Two suicide bombers believed to be Boko Haram terrorists hit Potiskum, the second largest city in Yobe State, killing 11 people and wounding eight others on Monday.
Idris Abdul, an eyewitness reveled that one of the bombers first attacked a vigilante group office at the Dorowa area of the town with an Improvised Explosive Device.
He said the terrorist and seven other people died on the spot. A member of the youth vigilante group, Ibrahim Haruna, who also spoke on the attack, said, ‘‘A young man came to our office with a laptop bag but we insisted that anybody that wanted to enter must be searched. But as he pretended to be opening his bag, he detonated an explosive.”
He disclosed that one of those killed was the commander of the vigilante group, adding that while people were trying to overcome the shock occasioned by the vigilante office attack, the second suicide bomber struck in a pub.
Haruna added that, “When everyone was still in shock over the attack in our office, another explosion happened five minutes after at a ‘drink joint’ in the same neighbourhood.” Three persons, including the bomber, were killed in that explosion.
Haruna said the bomber walked into the pub and requested a drink before detonating the explosive device strapped to his body. The dead and the injured were taken to the Accident and Emergency Unit of the General Hospital, Potiskum.
Monday’s attack came just a day after Boko Haram militants attacked Babangida, the headquarters of the Tarmuwa Local Government Area of Yobe State. On the same Monday, Boko Haram insurgents killed 23 people in Chad, one of the countries teaming up with Nigeria under a Multinational Joint Task Force, to defeat the militant Islamist sect.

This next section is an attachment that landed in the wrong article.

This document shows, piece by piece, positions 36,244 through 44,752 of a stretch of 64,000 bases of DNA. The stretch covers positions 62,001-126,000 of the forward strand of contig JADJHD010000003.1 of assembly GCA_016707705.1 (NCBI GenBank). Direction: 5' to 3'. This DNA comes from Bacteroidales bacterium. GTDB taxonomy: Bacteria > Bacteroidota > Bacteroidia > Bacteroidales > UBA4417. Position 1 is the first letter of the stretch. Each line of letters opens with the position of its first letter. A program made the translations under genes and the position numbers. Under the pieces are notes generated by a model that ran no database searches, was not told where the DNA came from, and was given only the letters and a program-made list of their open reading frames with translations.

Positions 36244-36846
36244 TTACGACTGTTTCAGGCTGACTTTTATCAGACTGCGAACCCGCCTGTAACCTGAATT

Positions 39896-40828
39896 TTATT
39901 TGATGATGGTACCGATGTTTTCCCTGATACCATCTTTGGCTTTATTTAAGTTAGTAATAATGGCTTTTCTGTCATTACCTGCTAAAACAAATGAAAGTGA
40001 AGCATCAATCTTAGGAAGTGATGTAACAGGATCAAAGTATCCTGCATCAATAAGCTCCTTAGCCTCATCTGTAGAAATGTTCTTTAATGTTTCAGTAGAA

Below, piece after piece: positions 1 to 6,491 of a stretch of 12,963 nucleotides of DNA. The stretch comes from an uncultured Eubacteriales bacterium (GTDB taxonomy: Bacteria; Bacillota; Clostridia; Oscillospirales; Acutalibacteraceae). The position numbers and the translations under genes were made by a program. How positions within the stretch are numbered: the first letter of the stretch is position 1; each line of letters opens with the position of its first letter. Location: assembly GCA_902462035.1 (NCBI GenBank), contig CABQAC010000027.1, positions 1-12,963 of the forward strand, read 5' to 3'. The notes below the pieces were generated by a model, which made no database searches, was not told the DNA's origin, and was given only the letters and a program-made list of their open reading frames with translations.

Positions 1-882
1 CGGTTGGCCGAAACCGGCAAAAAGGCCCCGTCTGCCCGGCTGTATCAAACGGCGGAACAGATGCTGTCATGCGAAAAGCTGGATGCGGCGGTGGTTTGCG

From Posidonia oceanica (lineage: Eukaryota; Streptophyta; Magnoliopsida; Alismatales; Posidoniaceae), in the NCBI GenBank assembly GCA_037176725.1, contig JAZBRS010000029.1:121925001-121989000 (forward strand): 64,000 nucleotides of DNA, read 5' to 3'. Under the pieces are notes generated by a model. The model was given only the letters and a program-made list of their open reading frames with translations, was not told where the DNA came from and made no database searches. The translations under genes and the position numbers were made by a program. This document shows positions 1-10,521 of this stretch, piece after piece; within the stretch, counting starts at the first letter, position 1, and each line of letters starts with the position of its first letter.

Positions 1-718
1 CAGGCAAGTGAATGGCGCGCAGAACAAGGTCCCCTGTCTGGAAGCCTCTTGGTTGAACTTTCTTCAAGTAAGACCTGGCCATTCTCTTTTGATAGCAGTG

“Boko Haram is making a mistake by targeting Chad,” Hassan Bakare Communications Minister said. “These lawless terrorists will be chased out and neutralised wherever they are,” he vowed.
Meanwhile, the United States has said it will work with Muhammadu Buhari to stop the activities of Boko Haram in Nigeria and its neighbouring countries.
Linda Thomas Greenfield, the US Assistant Secretary, Bureau of African Affairs, made the promise during a telephonic press briefing at the 25th African Union Summit in South Africa.
“Fighting terrorism is not easy. Since 2001, we have been fighting terrorism and we will continue to fight terrorists. Fighting in Africa requires support of the entire region,” she said.
Thomas-Greenfield added that the Boko Haram insurgency was not a Nigerian problem alone. Because of this, she said, Washington was working closely with Nigeria’s neighbours to curtail the activities of the terrorist group.
She said the US was not only committing $5m to Nigeria’s efforts at defeating Boko Haram, it had been giving equipment and technical assistance to the Federal Government.
Follow Us on Social Media